Over on his blog, Mark has incited a firestorm with the posting “Why Science Fiction is dying and Fantasy Fiction is the future”, which has attracted fierce responses from Charles Stross, Richard Morgan, Adam Roberts and many others.
Here’s my response:
And yet, there *is* an SF community, with reasonably definable boundaries and consumption patterns. In its natural habitat, the SF reader will graze easily across hard SF, space opera, military SF, literary SF, wherever both science and fiction combine.
There is no fantasy community, and this, I think, is where your initial premise breaks down, Mark.
There is NO connective tissue between what has been branded as urban fantasy and secondary world fantasy, anecdotally little crossover in readership, and generally very little love lost between the two camps. Urban Fantasy has more in common with the romance genre (always a big seller) and the romantic fringes of 80s horror, and is a better fit under the Paranormal Romance banner. Yes, there are fantastic elements, but horror is a sub-genre of fantasy, but we don’t lump that in when we discuss this issue.
Strip out “urban fantasy” and there’s not such a great disparity in sales between fantasy and SF. But that still doesn’t leave a fantasy community. There are a lot of authors writing broadly tales of the fantastic outside the secondary world area – the majority are never likely to have big sales (the area they write in – the huge sweep of the imagination – is too unfocused to be branded), but they have a consistent readership. Many readers of secondary world fantasy aren’t hugely interested in them, and often see them as part of a different, unnamed genre too.
What we now call secondary world fantasy is the only true fantasy community. It’s the area where the biggest sales lie because it’s built on the twin foundations of Tolkien and gaming, which provides a constant stream of new readers through the gates. (There’s probably an academic paper to be written on how many authors in this field based their works on their teenage and twenty-something gaming inventions…) More importantly, it has boundaries defined by the community itself.
So really when we talk about SF vs fantasy, we’re talking about SF vs secondary world fantasy. That undercuts the initial argument even more, because I was told by a publisher very recently that sales of secondary world fantasy are also in decline – slow, certainly, at the moment, but consistent. Fewer secondary world fantasies are going to be bought. The argument then becomes, which is declining faster – “fantasy” or SF, and that’s not a very fun argument at all.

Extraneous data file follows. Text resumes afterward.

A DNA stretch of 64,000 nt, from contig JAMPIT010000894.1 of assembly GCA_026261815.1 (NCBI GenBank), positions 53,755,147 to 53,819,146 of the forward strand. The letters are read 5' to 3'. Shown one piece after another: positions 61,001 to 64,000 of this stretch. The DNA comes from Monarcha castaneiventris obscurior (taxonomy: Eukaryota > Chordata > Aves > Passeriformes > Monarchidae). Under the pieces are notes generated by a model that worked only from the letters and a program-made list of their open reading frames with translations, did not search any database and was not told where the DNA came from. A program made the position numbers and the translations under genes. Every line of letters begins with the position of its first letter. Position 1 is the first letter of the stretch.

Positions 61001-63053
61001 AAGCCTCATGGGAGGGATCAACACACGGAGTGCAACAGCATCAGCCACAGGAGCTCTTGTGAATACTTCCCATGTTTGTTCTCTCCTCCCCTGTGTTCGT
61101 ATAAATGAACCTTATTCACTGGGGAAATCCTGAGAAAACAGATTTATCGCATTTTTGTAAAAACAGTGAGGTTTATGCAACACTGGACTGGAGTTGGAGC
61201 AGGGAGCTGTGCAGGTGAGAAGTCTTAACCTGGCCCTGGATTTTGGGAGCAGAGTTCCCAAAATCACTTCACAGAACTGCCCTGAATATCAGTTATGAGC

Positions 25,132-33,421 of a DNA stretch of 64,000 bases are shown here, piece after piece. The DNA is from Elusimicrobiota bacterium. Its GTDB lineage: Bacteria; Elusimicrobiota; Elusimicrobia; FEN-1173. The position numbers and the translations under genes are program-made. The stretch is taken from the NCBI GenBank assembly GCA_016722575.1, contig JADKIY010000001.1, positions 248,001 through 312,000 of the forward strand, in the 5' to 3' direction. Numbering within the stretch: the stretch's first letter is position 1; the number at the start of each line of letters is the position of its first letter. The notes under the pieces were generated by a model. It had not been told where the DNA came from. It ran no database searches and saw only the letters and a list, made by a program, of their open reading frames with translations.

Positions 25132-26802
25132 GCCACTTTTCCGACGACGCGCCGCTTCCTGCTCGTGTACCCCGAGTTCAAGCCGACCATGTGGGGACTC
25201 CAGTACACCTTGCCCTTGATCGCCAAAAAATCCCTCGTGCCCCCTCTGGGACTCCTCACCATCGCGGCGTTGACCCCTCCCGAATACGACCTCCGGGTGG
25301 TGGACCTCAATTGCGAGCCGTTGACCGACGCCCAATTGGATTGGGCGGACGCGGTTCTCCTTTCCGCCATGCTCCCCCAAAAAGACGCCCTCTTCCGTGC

Part of the sales decline is due to the intense, and accelerating, change in society, where communities are breaking down into increasingly small self-identifiable units. It’s something the music and TV industries have already wrestled with – there are no “rock” fans any more, but a vast number of tiny tribes that shelter under the rock banner. Viewing figures for TV shows plummet as the makers increasingly have to micro-target.
The challenge for the big publishers is how they’re going to build a business model that is acceptable to their shareholders when genres continue to fragment (in fantasy, say, to apocalyptic fantasy, heroic fantasy, magic-based fantasy, historical fantasy) with less and less boundary crossing and subsequently a lower ceiling of potential sales (ans: they can’t). It’s an issue that smaller publishers like Solaris and Angry Robot were specifically set up to tackle.
But in this area, I think, SF is better placed to thrive in the long term because its community is broader and more cohesive, and there is much more micro-boundary crossing to keep sales up.